Strokes associated with AD are predominantly right hemispheric. [5] This dominance could be explained by varying mechanical dynamics in the progression of the dissecting hematoma. We believe a high index of suspicion of painless AD would be advisable and also a lower threshold for performing carotid ultrasound before rt-PA treatment, especially in patients with right hemispheric infarct.

 
 » References Top

1.Fessler AJ, Alberts MJ. Stroke treatment with tissue plasminogen activator in the setting of aortic dissection. Neurology 2000;54:1010.  Back to cited text no. 1  [PUBMED]  [FULLTEXT]  
2.von Kodolitsch Y, Schwartz AG, Nienaber CA. Clinical prediction of acute aortic dissection. Arch Intern Med 2000 23;160:2977-82.  Back to cited text no. 2      
3.Veyssier-Belot C, Cohen A, Rougemont D, Levy C, Amarenco P, Bousser MG. Cerebral infarction due to painless thoracic aortic and common carotid artery dissections. Stroke 1993;24:2111-3.  Back to cited text no. 3  [PUBMED]  [FULLTEXT]  
4.Benninger DH, Georgiadis D, Gandjour J, Baumgartner RW. Accuracy of color duplex ultrasound diagnosis of spontaneous carotid dissection causing ischemia. Stroke 2006;37:377-81.  Back to cited text no. 4  [PUBMED]  [FULLTEXT]  
5.Gaul C, Dietrich W, Friedrich I, Sirch J, Erbguth FJ. Neurological symptoms in type A aortic dissections. Stroke 2007;38:292-7.  Back to cited text no. 5  [PUBMED]  [FULLTEXT]  


    Figures

  [Figure 1]

This article has been cited by
1 Successful Delayed Aortic Surgery for a Patient with Ischemic Stroke Secondary to Aortic Dissection
Ryuta Morihara,Toru Yamashita,Kentaro Deguchi,Keiichiro Tsunoda,Yasuhiro Manabe,Yoshiaki Takahashi,Taijun Yunoki,Kota Sato,Yumiko Nakano,Syoichiro Kono,Yasuyuki Ohta,Nozomi Hishikawa,Koji Abe
Internal Medicine. 2017; 56(17): 2343
[Pubmed] | [DOI]
2 Safety of intravenous thrombolysis for acute ischemic stroke in specific conditions
Georgios Tsivgoulis,Apostolos Safouris,Andrei V Alexandrov
Expert Opinion on Drug Safety. 2015; 14(6): 845
[Pubmed] | [DOI]
3 Aortic Dissection as a Possible Underlying Cause of Acute Ischemic Stroke
Masahiro Kamouchi
Circulation Journal. 2015; 79(8): 1697
[Pubmed] | [DOI]
4 Eleven years of experience with the neurologic complications in Korean patients with acute aortic dissection: a retrospective study
Seung-Jae Lee,Jae-Hyun Kim,Chan-Young Na,Sam-Sae Oh,Yang-Min Kim,Chang-Keun Lee,Dal-Soo Lim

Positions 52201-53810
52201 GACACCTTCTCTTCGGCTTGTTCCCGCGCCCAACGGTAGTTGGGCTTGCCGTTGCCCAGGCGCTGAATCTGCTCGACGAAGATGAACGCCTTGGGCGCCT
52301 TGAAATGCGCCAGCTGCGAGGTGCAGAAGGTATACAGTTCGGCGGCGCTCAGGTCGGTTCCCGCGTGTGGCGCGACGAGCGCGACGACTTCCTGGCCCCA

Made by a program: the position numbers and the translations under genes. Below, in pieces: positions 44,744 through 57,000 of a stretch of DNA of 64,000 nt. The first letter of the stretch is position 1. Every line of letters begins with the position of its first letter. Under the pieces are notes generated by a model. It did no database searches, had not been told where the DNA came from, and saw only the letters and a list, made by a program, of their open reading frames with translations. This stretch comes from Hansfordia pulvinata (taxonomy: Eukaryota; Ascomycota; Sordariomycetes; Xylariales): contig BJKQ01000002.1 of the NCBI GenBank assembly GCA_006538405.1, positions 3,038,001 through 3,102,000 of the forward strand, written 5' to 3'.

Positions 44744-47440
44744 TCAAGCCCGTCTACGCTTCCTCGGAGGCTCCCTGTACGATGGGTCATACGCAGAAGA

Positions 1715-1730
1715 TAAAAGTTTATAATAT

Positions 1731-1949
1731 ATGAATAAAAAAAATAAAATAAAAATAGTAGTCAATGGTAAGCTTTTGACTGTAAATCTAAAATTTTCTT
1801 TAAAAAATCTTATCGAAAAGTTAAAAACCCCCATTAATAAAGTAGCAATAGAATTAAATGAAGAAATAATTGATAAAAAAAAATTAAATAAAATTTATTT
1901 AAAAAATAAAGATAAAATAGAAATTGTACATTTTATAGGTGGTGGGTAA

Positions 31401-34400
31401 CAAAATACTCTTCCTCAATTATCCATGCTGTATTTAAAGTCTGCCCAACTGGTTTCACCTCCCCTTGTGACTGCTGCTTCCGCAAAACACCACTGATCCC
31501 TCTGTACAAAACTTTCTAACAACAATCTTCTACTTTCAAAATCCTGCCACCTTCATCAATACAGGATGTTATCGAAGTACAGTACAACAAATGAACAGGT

BMC Neurology. 2013; 13(1): 46
[Pubmed] | [DOI]
5 Eleven years of experience with the neurologic complications in Korean patients with acute aortic dissection: A retrospective study
Lee, S.-J. and Kim, J.-H. and Na, C.-Y. and Oh, S.-S. and Kim, Y.-M. and Lee, C.-K. and Lim, D.-S.
BMC Neurology. 2013; 13(46)
[Pubmed]
6 Ischemic stroke related to pauci-symptomatic acute aortic dissection. Risks of intravenous thrombolysis [Infarctus cérébral par dissection aortique pauci-symptomatique. Les risques de la thrombolyse, à propos de deux observations]
Folgoas, E. and Toulgoat, F. and Sévin, M. and Boutoleau-Bretonnière, C. and Guillon, B.
Revue Neurologique. 2012; 168(4): 357-362
[Pubmed]
7 Infarctus cérébral par dissection aortique pauci-symptomatique. Les risques de la thrombolyse, à propos de deux observations
E. Folgoas,F. Toulgoat,M. Sévin,C. Boutoleau-Bretonnière,B. Guillon
Revue Neurologique. 2012; 168(4): 357
[Pubmed] | [DOI]
8 Aortic Dissection Complicated with Fatal Cerebral Infarction: Case Report and Review of Literatures
Kentaro Hayashi,Nobutaka Horie,Kazuhiko Suyama,Izumi Nagata
Open Journal of Modern Neurosurgery. 2012; 02(02): 21
[Pubmed] | [DOI]
9 Excluding Aortic Dissection Before Thrombolysis in Patients with Ischemic Stroke Has Been Insufficiently Advised
Koracevic P. Goran
Journal of Stroke and Cerebrovascular Diseases. 2011; 20(4): 384
[Pubmed] | [DOI]
10 Excluding aortic dissection before thrombolysis in patients with ischemic stroke has been insufficiently advised
Goran, K.P.
Journal of Stroke and Cerebrovascular Diseases. 2011; 20(4): 384
[Pubmed]
11 Acute ischemic stroke in aortic dissection: Case report and review of literature
Ramalingam, V.S. and Sinnakirouchenan, R. and Sudhakar, S. and Brasch, A.V.
Indian Journal of Medical Sciences. 2010; 64(8): 385-389
[Pubmed]



 

Top
Print this article  Email this article
Previous article Next article
Online since 20th March '04
Published by Wolters Kluwer - Medknow